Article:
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Arizona Lawmakers Consider Dropping State Tax On Pesticides And Fertilizers

State lawmakers voted Monday to exempt farmers from having to pay sales taxes on the pesticides and fertilizers they use to grow food in Arizona.

The bill passed on a 32-28 vote in the full House, with proponents saying the measure allows farmers to run their business like manufacturers.

Under Arizona law, only the final transaction is taxable — not the raw supplies. Farmers said these chemicals are essential to producing food products, like how untaxed sheet metal is essential to building an air conditioning unit.

House Bill 2275 seeks to redefine what's taxable to specifically exempt a laundry list of chemicals ranging from fertilizers and insecticides to fungicides, soil fumigants, plant growth regulators and rodenticides.

But Rep. Mitzi Epstein from Tempe said that argument falls short.

"We don't eat the pesticides, the fungicides, the herbicides,'' she told colleagues. Instead, Epstein said these chemicals are much more like light bulbs purchased by the owner of a factory. "You need them to run the factory, but they're not a raw material.''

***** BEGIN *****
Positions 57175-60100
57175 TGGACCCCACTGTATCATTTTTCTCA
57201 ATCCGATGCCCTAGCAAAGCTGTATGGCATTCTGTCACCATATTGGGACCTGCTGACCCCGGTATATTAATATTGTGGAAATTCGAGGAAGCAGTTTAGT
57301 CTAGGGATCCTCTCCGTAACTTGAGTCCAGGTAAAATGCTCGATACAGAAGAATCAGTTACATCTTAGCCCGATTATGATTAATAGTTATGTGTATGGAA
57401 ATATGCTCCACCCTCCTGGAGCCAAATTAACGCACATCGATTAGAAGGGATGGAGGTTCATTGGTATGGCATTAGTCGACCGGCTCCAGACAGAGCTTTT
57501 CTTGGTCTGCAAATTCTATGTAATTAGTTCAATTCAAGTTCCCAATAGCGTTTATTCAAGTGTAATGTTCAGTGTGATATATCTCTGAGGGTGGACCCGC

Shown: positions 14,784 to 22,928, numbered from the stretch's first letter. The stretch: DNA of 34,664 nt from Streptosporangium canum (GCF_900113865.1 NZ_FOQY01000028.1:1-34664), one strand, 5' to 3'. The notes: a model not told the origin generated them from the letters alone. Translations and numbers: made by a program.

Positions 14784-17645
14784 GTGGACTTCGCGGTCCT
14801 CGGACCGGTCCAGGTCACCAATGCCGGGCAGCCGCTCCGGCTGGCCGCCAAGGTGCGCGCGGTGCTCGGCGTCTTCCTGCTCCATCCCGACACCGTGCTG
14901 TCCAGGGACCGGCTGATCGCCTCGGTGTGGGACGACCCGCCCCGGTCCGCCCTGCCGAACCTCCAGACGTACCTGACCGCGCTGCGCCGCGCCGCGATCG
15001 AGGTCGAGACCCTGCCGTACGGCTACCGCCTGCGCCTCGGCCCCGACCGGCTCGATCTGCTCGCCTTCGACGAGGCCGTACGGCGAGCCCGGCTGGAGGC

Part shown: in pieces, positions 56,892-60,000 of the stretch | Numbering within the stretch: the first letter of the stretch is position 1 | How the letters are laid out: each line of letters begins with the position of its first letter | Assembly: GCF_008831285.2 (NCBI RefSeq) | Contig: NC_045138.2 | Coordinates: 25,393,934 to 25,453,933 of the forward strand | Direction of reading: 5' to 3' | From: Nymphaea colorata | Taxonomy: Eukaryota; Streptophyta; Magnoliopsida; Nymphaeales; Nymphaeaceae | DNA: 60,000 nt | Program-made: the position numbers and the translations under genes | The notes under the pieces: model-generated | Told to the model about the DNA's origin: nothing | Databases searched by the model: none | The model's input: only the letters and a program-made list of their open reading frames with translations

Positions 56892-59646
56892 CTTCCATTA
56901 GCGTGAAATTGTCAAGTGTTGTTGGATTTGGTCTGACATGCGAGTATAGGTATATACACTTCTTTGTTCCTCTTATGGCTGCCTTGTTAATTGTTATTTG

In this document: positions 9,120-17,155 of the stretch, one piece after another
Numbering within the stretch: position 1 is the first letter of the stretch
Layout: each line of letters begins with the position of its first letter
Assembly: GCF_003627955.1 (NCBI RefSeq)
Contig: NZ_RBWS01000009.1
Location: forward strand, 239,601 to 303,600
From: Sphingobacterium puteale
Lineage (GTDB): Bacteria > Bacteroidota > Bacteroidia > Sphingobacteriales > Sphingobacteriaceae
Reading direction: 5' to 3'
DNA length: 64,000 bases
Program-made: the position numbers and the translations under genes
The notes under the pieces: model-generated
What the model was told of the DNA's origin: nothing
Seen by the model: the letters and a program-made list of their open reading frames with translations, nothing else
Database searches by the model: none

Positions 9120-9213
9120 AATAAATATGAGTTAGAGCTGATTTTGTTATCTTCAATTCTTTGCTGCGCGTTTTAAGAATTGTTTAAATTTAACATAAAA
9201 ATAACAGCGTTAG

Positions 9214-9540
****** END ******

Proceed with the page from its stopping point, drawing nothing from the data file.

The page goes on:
In response, Rep. Mark Finchem from Oro Valley said that ignores the role that these chemicals play in ensuring an adequate supply of food.

"The agricultural community has put everything they have into doing more with less,'' he said.

Finchem also argued that, right now, higher costs are passed along to consumers, effectively making the tax paid by farmers a tax on the poor.

Opponents said Arizona could lose up to $19 million in tax revenue and some worried the bill could encourage the use of more pesticides.

"We don't want more chemicals in our food supply,'' said Rep. Pamela Powers Hannley from Tucson, who told colleagues that one out of every 33 children born in Arizona has a birth defect. "I don't want to encourage this.''

HB 2275 is sponsored by Rep. Tim Dunn from Yuma — who is himself a farmer. Rep. Bob Thorpe said 47 other states have similar exemptions from sales taxes.

The measure will now go to the Senate.

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